Oh lord, YES!

song du jour:The blissful quiet of a weekend to myself (until I start hammering on a repousse piece in a minute)

mood: Eeesh

Brilliance from Dan's latest post at The Woodshed:
I'm gonna go out on a limb here and bet that the majority of artists (or non-artists for that matter) have gone/will go/are going through this kind of identity shift. Actually, I think all self-reflective human beings go through this, but artists in particular seem to have a certain kind of artistic catharsis when the structure of the artist's identity shifts in such a way that it allows the art to flow out more freely. If the artist's "self" is the vessel through which the art flows, then the architecture of that "self" determines how, where, and when the art flows. So if that "self" is shaped like a dam, then the art might not flow as readily as it would through something more like a tube or canal.

Good grief, my "self" could seriously use a steak, some chocolate, more sleep, and time...always time... to be more tube shaped right now. With everything else in life I am perpetually running the risk of being a dam, not because I don't have a perpetual flow of ideas, but because that which constricts my flow reduces my ability to keep track of the myriad options and lessens my discernment for how to go about manifesting the ideas into reality. Translated: it's damned hard to work when my head keeps falling onto my workbench with a thud that wakes me up only temporarily.

As for my current "how the art flows," anti-monasticism as I am, I'm beginning to understand why monks were the artists, who created illuminated manuscripts. - Well in the West anyway. - Ah, to have no worries and no responsibilities save these little pots of ink, these little leaves of gold, and the scratch scratch of the nib. I have become perfectly content to obsess in a hunched manner over my drawing table filling in blocks of color and literally heavy breathing over gesso to get the gold leaf to stick. I could do this all the time, at least until my back gives way. It takes longer and longer to uncurl myself when I stand up. I haven't bought clothes for myself all summer, but damn if I can't find just enough room on a credit card to get another 2 tubes of guache and some metallic acrylic ink. Massive restraint is needed to keep myself from further debt when confronted with a shiny display of any kind of pearlized paint. Just $4.49/jar? Huh, how many jars in my basket? Ok, I'm putting them back...except the blue one, and the purple one... and the gold one.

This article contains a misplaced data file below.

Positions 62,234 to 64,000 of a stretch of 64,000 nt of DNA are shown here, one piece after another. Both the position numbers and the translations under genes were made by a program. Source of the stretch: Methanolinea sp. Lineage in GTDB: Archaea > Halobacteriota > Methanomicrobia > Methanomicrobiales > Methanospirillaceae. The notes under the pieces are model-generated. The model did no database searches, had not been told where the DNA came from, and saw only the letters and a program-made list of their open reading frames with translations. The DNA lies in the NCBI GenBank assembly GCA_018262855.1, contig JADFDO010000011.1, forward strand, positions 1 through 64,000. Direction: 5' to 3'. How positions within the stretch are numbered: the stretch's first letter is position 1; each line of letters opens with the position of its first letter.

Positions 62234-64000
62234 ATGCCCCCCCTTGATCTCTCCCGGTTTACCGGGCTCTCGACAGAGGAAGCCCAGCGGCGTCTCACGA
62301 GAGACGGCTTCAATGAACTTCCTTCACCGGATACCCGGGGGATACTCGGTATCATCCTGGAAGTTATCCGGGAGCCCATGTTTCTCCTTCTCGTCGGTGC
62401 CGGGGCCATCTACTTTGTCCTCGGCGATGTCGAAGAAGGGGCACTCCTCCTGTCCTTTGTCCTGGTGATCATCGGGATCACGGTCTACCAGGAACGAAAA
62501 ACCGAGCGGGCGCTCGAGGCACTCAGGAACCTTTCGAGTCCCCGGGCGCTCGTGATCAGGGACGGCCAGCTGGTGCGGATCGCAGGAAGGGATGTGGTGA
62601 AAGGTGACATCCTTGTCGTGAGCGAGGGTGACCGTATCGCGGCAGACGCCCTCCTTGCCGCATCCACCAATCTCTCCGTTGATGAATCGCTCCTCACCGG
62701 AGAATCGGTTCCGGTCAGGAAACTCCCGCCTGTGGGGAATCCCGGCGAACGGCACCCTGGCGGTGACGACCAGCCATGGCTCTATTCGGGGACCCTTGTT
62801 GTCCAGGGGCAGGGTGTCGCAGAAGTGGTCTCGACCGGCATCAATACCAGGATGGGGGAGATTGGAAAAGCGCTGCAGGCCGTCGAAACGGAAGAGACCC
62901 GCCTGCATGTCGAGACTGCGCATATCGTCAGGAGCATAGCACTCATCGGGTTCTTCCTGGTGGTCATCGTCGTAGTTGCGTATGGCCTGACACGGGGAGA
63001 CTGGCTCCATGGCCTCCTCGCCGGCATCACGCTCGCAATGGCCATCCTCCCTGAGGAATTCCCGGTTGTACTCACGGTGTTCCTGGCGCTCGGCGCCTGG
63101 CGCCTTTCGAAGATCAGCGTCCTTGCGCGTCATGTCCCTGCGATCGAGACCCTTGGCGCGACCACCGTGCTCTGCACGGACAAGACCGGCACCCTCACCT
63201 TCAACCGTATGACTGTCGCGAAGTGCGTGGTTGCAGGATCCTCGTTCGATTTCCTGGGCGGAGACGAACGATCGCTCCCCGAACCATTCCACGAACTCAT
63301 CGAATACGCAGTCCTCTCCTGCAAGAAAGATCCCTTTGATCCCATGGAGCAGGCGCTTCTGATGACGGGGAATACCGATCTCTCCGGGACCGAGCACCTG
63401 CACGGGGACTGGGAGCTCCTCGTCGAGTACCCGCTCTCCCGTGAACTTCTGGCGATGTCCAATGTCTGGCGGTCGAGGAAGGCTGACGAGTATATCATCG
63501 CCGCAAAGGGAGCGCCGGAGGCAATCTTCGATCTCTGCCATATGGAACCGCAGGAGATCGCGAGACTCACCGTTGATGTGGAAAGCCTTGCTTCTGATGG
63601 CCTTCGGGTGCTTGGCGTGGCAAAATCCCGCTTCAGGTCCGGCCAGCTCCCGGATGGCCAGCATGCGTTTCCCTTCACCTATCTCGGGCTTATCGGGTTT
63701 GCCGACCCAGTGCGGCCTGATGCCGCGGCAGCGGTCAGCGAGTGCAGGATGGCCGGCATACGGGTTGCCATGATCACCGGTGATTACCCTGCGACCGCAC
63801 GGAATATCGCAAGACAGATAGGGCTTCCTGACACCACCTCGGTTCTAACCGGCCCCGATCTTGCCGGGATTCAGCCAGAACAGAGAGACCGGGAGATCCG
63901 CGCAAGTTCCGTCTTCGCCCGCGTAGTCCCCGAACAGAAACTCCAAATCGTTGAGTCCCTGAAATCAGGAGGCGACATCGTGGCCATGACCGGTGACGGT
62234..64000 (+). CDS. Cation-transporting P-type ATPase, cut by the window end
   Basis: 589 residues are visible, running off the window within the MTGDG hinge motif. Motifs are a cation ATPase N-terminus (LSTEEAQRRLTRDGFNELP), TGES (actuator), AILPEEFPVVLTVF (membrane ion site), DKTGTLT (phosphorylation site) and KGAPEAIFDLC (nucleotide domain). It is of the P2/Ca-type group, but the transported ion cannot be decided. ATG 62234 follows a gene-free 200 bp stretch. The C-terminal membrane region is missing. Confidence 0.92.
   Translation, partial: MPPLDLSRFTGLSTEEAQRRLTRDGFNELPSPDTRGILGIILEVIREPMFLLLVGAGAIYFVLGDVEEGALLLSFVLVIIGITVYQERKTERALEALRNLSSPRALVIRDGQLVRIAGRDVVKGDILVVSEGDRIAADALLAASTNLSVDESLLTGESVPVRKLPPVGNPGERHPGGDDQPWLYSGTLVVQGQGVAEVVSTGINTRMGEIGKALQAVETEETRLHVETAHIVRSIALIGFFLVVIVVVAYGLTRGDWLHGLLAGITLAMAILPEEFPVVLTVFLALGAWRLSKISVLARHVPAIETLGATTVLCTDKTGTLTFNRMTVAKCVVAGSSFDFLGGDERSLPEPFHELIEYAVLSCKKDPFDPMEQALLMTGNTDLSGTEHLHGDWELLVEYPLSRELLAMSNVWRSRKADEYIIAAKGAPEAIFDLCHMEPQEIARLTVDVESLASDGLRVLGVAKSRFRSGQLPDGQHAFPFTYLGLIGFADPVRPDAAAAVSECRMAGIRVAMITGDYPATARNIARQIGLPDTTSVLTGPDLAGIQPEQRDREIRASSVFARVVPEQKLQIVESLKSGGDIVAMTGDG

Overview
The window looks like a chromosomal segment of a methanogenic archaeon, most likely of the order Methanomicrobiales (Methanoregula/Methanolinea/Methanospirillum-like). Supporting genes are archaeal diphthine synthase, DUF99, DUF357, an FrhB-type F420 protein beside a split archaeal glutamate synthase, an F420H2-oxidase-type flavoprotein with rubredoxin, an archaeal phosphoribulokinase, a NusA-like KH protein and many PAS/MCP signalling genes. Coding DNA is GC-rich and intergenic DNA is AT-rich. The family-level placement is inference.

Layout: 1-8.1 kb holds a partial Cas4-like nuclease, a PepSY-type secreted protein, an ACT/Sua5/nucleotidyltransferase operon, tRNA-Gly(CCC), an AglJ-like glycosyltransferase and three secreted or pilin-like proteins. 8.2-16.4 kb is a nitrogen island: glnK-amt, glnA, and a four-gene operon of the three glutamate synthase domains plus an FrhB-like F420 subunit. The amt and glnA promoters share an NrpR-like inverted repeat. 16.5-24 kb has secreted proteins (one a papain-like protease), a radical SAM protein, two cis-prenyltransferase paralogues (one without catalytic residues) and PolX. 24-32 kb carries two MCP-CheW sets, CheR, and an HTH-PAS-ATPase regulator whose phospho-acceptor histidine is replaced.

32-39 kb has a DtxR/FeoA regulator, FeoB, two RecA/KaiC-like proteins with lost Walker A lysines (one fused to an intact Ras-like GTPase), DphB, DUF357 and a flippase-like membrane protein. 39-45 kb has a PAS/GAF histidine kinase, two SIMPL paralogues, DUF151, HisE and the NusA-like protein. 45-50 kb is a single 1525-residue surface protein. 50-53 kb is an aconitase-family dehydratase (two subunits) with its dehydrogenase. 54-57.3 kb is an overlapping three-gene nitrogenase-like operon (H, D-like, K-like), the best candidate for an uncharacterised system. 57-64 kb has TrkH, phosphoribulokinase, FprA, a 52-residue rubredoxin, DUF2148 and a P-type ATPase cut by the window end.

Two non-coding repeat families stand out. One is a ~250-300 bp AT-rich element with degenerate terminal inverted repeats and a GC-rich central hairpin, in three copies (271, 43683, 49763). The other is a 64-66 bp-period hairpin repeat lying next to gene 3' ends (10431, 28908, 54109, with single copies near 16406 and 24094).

Truly I have some shade of gold smeary stuff in every type of medium known to art stores: guache, oil, tube acrylic, jar acrylic, fluid acrylic, acrylic ink, gutta resist, silk dye, glass paint, liquid lead for glass paint, craft paint, glaze, powdered pigment, and on and on, and that doesn't include my makeup. My title shouldn't merely be Master Metalsmith. I should be Master Pack rat for I have all the art supplies from my childhood and teen years that did not get used up or dried up. At any given moment, I could leap into a work of virtually any medium that warrants its own isle at any art supply store. There are even baskets and drawers full of everything for embroidery, needlepoint, Russian punch, and tatting going back to age 8. Ironically, I suck at knitting and crochet unless it's with metal.

My mom didn't spend a lot on babysitters when I was a kid. She just enrolled me in whatever craft classes I wanted that she could afford and dropped me off on her way back to work. If it was a craft craze in the 70's, I took a class in it, all but how to make doll furniture with tin cans. "But, MOM(!), you get to curl metal strips into spirals!!!" "No, you're only 10, and I'm afraid you'll cut yourself and have to go to the ER."

Well, now I understand all too well the desire to avoid at all costs needing to take a kid to the ER, but despite being uninterested in doll furniture as an end result, I never got over wanting to curl up tin can strips into spirals, and so here I am, doing the more refined version for a living... and speaking of, must get back. It is so tempting to play with squishes of color, but there's a new series of earrings, bracelets, and pendants brewing that are currently only bits of metal awaiting fire.

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